The inherent slowness of printmaking lends itself to challenging thematic problems that require research, editing, and ultimately, refinement. In this project, each student is given a random word that will become the subject of intensive study and discovery though objective and subjective investigation. Students must look for any possible meanings, maps, signposts, chronologies, contexts, and narratives that the word might hold. They will express a focused aspect of their word to create four multi-layered, screen printed panels that are interesting as individual compositions and in the quad grouping. Goals for the project are to teach the student to explore techniques of layering, transparency, color and scale using text, symbol, graphic mark and photographic imagery. Students will develop and sharpen their screen-printing skills and learn to utilize appropriate software and hardware for working with raster or vector images as well as methods for creating film positives and digital halftones.

Presenter 4: Andrew Kozlowski, Auburn University, Auburn, Alabama
Paper Title: Sketchbook as Textbook, Teaching Students How to Think

At Auburn, like many programs, the first opportunity for students to immerse themselves in a printmaking course starts at the sophomore level with the majority of students enrolled as juniors and seniors. During my process of designing courses and assignments the questions continually raised are: what can I offer students beyond a technical understanding of a process, how can printmaking inform a student’s ideas and guide them towards independence, and how can I impart depth in an area where breadth comes naturally?  As simple as it might seem, in my classroom emphasizing the sketchbook as a tool to archive experiences throughout a course has become a revelation. With this paper I hope to show how engaging students in the process of sketchbooking can transcend an individual project or course and become a lifelong engagement with identifying and working with the creative process.

Presenter 4: Christine Medley, Marywood University in Scranton, PA
Paper Title: Printmaking for the Graphic Designer

Teaching design students letterpress, screenprinting, linocut, paper making and basic book binding informs their style, changes their creative process and gives them new insight to production methods. It is second nature for designers to integrate their computer skills and design knowledge into printmaking processes which broadens their approach to a project. The specific project is to design a two-color (minimum) broadside/poster in the style of Hatch Show Print using any of the printmaking process they had learned up to that point in the class. This includes linocut, screen print, and letterpress. The outcomes were amazing and their enthusiasm for the projects was exciting. Their work and the way they worked, broadened and changed as demonstrated in their final works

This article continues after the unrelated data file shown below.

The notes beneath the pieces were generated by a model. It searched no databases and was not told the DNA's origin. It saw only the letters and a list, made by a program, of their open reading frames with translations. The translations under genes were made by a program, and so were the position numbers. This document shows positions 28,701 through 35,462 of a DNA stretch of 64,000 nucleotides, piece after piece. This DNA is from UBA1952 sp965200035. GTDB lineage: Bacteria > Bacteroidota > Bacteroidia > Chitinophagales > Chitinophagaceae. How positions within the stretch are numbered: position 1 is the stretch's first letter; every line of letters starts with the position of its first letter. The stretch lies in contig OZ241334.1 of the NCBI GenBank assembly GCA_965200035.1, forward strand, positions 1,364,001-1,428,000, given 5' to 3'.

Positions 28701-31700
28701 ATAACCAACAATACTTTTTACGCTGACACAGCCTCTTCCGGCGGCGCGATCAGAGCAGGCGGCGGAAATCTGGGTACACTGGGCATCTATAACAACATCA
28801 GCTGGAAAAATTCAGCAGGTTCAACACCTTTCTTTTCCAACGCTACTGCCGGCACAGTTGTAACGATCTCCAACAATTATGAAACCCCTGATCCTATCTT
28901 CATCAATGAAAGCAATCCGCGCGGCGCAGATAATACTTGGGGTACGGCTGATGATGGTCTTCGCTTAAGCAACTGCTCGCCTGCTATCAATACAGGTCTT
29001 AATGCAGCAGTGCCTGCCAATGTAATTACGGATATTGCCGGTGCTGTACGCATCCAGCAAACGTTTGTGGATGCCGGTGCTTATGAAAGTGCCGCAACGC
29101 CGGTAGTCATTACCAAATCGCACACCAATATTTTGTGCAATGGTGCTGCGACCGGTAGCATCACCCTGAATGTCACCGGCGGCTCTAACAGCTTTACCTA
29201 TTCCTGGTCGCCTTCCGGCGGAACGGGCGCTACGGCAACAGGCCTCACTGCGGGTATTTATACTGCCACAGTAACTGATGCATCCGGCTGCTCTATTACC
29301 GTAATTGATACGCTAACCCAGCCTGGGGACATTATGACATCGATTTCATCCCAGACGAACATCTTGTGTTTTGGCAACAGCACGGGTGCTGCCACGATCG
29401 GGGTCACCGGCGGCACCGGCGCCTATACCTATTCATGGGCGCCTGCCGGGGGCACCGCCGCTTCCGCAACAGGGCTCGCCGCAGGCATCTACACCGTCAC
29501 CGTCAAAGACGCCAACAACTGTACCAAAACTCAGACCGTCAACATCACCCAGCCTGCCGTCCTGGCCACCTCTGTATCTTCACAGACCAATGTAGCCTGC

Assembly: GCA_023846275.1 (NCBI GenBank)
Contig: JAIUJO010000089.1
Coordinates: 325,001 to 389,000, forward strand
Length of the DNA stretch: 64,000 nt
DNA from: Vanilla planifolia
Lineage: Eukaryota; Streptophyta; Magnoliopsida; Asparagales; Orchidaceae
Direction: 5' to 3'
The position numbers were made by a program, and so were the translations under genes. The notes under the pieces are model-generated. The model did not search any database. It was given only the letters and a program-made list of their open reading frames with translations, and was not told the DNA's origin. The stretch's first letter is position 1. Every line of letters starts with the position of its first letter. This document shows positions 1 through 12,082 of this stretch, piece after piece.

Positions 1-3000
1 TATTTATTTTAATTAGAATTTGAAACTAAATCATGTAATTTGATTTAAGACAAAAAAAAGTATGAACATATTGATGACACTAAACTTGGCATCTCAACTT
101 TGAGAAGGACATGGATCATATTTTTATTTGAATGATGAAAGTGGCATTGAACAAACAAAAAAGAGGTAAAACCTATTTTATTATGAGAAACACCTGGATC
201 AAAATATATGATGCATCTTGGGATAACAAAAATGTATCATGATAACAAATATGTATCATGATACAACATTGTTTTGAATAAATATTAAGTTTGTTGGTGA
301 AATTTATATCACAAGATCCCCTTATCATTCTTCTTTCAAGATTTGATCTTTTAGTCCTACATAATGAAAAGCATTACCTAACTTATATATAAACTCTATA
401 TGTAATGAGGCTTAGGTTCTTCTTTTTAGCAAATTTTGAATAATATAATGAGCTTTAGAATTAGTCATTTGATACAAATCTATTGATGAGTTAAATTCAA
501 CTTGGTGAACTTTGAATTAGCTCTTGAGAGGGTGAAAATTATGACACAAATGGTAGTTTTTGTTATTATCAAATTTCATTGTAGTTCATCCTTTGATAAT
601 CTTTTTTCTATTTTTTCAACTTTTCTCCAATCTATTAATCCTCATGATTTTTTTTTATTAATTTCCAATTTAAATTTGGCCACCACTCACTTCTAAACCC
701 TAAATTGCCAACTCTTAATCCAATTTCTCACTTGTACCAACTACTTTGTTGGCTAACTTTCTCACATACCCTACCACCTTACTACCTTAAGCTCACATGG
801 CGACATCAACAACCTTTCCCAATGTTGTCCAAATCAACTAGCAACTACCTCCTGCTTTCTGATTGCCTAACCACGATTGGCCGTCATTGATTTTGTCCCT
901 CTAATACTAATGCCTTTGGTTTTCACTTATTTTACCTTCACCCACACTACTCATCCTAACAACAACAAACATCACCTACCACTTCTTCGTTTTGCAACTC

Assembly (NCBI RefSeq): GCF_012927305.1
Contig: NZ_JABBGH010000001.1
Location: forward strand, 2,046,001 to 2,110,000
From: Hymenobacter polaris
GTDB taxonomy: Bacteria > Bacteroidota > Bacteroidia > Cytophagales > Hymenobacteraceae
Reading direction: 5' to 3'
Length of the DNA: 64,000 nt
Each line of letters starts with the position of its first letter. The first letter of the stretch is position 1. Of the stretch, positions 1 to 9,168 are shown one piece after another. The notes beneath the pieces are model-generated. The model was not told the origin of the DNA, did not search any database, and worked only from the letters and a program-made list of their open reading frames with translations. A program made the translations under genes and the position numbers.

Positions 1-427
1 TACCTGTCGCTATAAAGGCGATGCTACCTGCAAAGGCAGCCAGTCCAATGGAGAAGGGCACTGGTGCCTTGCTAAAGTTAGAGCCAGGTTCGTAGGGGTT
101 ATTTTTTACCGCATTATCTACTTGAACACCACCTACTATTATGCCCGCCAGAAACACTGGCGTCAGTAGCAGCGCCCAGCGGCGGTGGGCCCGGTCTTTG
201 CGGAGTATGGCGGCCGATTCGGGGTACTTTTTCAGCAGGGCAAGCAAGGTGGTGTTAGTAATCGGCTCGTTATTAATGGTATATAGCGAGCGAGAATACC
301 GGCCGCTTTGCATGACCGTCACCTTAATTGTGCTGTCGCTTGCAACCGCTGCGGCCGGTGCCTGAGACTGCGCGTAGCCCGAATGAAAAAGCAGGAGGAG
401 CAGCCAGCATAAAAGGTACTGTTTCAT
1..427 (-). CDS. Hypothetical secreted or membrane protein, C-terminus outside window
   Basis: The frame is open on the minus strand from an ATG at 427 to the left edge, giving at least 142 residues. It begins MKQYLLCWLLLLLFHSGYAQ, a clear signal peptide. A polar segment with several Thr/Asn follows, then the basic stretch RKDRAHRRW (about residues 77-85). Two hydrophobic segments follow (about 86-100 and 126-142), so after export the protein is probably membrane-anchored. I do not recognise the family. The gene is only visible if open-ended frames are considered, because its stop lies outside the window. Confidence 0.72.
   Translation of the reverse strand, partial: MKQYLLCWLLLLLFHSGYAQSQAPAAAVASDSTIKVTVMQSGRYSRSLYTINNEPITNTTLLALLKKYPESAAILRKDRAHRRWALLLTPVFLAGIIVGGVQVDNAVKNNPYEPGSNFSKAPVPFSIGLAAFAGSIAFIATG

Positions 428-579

Presenter 5: Troy Richardson, University of Delaware, Wilmington, Delaware
Paper Title: We’re Not #1: Foam Fingers, Pop Culture Production, and Teaching Screen Print

Richardson provides a narrative of his Foam Finger project from its introduction to critique. The project concept assumes the premise that asking “why” from the beginning and continuously throughout a project helps students develop ideas in tandem with learning process. The project began with an interest in demonstrating the ubiquity of print in our culture. The foam finger provided a challenging structure to explore this idea. The medium of screen print added conceptual relevance by mimicking commercial print production. The structure and medium also provided connections to pop culture, Pop Art and work motivated by political agendas, including questions of labor and production. These areas of research were intended to provide multiple perspectives on which students built their ideas. While the project was by no means perfect, it hopefully will provide a catalyst for discussion with others who have an interest in developing more effective means of educating future printmakers.